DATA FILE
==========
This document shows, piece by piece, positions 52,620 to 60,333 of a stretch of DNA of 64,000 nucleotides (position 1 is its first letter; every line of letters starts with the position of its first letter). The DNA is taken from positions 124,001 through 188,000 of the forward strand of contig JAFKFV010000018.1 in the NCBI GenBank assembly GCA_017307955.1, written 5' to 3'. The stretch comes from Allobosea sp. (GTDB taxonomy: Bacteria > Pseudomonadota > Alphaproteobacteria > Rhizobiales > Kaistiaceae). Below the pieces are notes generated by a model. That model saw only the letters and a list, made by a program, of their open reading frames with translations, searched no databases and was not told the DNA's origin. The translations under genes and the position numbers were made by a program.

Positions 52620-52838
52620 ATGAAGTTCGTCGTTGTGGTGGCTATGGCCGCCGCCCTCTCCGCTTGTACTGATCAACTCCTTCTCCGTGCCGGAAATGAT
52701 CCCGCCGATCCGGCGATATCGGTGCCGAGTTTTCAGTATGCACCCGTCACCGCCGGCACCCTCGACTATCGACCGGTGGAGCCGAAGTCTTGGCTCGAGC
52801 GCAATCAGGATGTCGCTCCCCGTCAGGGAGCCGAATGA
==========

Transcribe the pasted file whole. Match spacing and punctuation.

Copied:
This document shows, piece by piece, positions 52,620 to 60,333 of a stretch of DNA of 64,000 nucleotides (position 1 is its first letter; every line of letters starts with the position of its first letter). The DNA is taken from positions 124,001 through 188,000 of the forward strand of contig JAFKFV010000018.1 in the NCBI GenBank assembly GCA_017307955.1, written 5' to 3'. The stretch comes from Allobosea sp. (GTDB taxonomy: Bacteria > Pseudomonadota > Alphaproteobacteria > Rhizobiales > Kaistiaceae). Below the pieces are notes generated by a model. That model saw only the letters and a list, made by a program, of their open reading frames with translations, searched no databases and was not told the DNA's origin. The translations under genes and the position numbers were made by a program.

Positions 52620-52838
52620 ATGAAGTTCGTCGTTGTGGTGGCTATGGCCGCCGCCCTCTCCGCTTGTACTGATCAACTCCTTCTCCGTGCCGGAAATGAT
52701 CCCGCCGATCCGGCGATATCGGTGCCGAGTTTTCAGTATGCACCCGTCACCGCCGGCACCCTCGACTATCGACCGGTGGAGCCGAAGTCTTGGCTCGAGC
52801 GCAATCAGGATGTCGCTCCCCGTCAGGGAGCCGAATGA